Future settlers take note: Galoshes and umbrellas are a must on Saturn's moon Titan, where mornings are eclipsed by dreary drizzles of methane.
Getting drenched would be the least of your worries, however, as Saturn's largest satellite plunges to a bone-chilling -297 degrees Fahrenheit (-183 degrees Celsius) at the surface and its swirling orange atmosphere is full of hydrocarbons, such as methane, which is natural gas—and no oxygen.
“Crude oil minus the sulfur is a decent estimate of what the haze is,” said lead author of a new study of Titan's weather, Mate Adamkovics, an astronomer at the University of California, Berkeley. “Really we don't know for sure, but I would describe it as tiny particles of wax that are really, really cold, or waxy snowflakes.”
Adamkovics added that while scientists are not sure how toxic the particles are, the lack of oxygen would be much more of a hazard.
Using near-infrared images from Hawaii's W. M. Keck Observatory and Chile's Very Large Telescope, the team of astronomers reveals a nearly global cloud cover at high elevations on Titan. They also found persistent morning drizzle made of methane over the western foothills of Xanadu, Titan's largest “continent.”
Measuring about 3,200 miles (5,150 kilometers) across, Titan is larger than Mercury and Pluto and about 40 percent the diameter of Earth. It is the only moon in the solar system with a dense, planet-like atmosphere (10 times denser than Earth's).
As is the case on Earth, where features like lakes and mountains can morph and direct weather systems, Titan's terrain also could be a rain maker.
“Titan's topography could be causing this drizzle,” said study team member Imke de Pater, an astronomy professor at UC Berkeley. “The rain could be caused by processes similar to those on Earth: Moisture laden clouds pushed upslope by winds condense to form a coastal rain.”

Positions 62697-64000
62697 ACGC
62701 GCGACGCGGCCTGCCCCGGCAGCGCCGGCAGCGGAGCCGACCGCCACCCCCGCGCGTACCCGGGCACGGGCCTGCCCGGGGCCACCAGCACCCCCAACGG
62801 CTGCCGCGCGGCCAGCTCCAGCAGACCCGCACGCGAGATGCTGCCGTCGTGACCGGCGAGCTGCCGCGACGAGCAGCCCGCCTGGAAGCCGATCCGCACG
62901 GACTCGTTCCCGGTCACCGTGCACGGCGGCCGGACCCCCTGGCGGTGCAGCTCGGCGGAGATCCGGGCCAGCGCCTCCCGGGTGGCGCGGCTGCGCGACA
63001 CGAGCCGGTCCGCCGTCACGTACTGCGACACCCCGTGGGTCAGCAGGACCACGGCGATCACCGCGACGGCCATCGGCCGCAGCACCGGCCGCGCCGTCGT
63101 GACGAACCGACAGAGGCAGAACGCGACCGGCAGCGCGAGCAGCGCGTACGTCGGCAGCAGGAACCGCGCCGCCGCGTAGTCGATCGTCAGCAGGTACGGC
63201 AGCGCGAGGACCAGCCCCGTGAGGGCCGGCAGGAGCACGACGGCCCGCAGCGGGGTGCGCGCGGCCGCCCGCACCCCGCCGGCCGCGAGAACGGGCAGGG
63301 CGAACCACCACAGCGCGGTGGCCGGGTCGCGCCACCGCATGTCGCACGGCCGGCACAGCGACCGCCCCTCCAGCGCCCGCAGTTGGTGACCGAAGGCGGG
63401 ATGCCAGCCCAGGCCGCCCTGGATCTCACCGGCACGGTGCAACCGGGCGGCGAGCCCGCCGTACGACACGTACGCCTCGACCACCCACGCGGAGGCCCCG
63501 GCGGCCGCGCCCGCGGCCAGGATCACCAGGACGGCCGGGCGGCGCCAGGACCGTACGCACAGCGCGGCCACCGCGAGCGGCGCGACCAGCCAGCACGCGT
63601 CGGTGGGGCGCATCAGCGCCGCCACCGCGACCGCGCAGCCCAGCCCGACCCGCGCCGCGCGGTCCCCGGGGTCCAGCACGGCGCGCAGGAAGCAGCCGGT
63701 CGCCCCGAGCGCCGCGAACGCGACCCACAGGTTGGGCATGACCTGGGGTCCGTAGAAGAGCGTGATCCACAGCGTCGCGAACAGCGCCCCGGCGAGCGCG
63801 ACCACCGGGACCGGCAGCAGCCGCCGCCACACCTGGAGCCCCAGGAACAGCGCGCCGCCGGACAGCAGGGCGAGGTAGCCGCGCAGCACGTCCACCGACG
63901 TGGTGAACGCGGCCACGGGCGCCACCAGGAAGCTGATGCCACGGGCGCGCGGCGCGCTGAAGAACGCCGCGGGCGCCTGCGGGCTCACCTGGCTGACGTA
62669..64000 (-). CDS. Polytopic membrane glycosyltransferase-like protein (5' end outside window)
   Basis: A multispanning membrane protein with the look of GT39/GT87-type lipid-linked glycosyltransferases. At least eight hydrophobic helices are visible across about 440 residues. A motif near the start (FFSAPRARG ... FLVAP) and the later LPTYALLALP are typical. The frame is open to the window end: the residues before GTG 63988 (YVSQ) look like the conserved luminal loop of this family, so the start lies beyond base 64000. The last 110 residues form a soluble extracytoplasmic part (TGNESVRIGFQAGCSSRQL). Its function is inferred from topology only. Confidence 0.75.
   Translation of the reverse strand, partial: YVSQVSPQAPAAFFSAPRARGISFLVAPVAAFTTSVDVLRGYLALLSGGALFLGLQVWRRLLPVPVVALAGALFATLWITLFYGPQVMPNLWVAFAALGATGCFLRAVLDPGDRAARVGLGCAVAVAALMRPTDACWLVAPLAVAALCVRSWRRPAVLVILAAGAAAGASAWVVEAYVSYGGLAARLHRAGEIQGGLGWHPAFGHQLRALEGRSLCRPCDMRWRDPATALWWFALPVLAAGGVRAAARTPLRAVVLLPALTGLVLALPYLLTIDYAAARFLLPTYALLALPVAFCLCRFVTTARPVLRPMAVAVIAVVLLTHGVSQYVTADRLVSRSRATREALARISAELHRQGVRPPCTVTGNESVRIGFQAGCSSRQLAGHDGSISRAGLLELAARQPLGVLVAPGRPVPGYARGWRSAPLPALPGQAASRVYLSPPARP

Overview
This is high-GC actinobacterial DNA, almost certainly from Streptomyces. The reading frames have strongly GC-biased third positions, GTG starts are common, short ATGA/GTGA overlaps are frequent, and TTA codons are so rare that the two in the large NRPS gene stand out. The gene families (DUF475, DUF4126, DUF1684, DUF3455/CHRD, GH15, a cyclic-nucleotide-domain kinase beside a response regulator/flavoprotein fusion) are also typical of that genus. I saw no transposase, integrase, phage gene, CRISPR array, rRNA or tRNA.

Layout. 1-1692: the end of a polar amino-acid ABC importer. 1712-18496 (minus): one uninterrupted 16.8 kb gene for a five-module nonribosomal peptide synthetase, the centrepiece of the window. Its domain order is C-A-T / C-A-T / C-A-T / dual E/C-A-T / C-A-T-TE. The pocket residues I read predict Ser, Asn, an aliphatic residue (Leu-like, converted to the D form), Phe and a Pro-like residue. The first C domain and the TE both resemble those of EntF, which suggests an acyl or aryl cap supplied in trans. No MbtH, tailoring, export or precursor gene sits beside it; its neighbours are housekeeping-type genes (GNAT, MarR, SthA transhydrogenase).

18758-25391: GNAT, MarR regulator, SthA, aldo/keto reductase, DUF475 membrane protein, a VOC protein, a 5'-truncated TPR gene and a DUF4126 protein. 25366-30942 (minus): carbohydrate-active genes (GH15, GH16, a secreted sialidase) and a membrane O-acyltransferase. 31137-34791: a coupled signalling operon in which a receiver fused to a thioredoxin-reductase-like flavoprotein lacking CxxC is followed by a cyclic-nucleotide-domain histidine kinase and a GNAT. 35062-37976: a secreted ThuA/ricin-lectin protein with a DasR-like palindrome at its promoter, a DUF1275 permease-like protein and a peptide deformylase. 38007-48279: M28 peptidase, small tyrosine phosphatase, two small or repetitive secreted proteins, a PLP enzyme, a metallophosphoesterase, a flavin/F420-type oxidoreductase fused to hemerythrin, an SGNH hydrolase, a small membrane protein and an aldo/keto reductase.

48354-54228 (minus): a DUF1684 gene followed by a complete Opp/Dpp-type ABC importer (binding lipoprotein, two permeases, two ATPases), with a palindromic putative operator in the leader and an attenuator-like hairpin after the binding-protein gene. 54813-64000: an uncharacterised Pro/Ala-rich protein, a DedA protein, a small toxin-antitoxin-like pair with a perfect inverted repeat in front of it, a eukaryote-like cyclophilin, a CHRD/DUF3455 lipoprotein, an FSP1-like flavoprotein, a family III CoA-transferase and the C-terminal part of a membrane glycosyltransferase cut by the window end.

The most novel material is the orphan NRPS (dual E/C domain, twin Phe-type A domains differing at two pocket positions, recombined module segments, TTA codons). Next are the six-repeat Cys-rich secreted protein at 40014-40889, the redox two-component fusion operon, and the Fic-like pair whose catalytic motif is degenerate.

The new findings, detailed in the Oct. 11 issue of Science Express, an online version of the journal Science, provide strong evidence supporting past cloud-cover observations and possible indicators of methane drizzle over parts of Titan.
In 2005, the Huygens probe that had been aboard NASA's Cassini spacecraft gathered data supporting the existence of frozen methane clouds at higher elevations and liquid methane clouds, with possible drizzle, lower in the atmosphere.
But the extent of such clouds was unclear. “A single weather station like Huygens cannot characterize the meteorology on a 'planet-wide' scale,” said UC Berkeley astronomer Michael Wong, who was part of the recent study.
And until now, liquid rain was inferred from reports of lakes of liquid hydrocarbon, which scientists presumed were filled by methane precipitation.
Adamkovics and his team analyzed infrared measurements throughout Titan's atmosphere. By subtracting out the absorption and scattering due to aerosols low in the atmosphere as well as light from the surface, they were left with a signal that was due to actual droplets of liquid methane. Using a “radiative transfer model,” the scientists distinguished between miniscule drops inside clouds and larger ones that form drizzle.
The results paint a dreary picture with a global cloud of frozen methane hovering at a height of about 16 to 22 miles (25 to 35 kilometers), liquid methane clouds below 12 miles (20 kilometers) and drizzling methane at lower elevations.
“We show that the solid cloud covers the globe and the drizzle happens predominantly in the morning,” Adamkovics told SPACE.com.
The methane droplets inside Titan's clouds are estimated to be a thousand times larger than those in terrestrial clouds. Yet, both contain similar moisture contents, Adamkovics said. And if a cosmic cloud wringer were to empty out Titan's clouds, about six-tenths of an inch (1.5 centimeters) of water would blanket the moon's surface.
The drizzle or mist appears to dissipate after about 10:30 a.m. local Titan time, which is about three Earth days after sunrise. Titan takes nearly 16 Earth days to rotate once.
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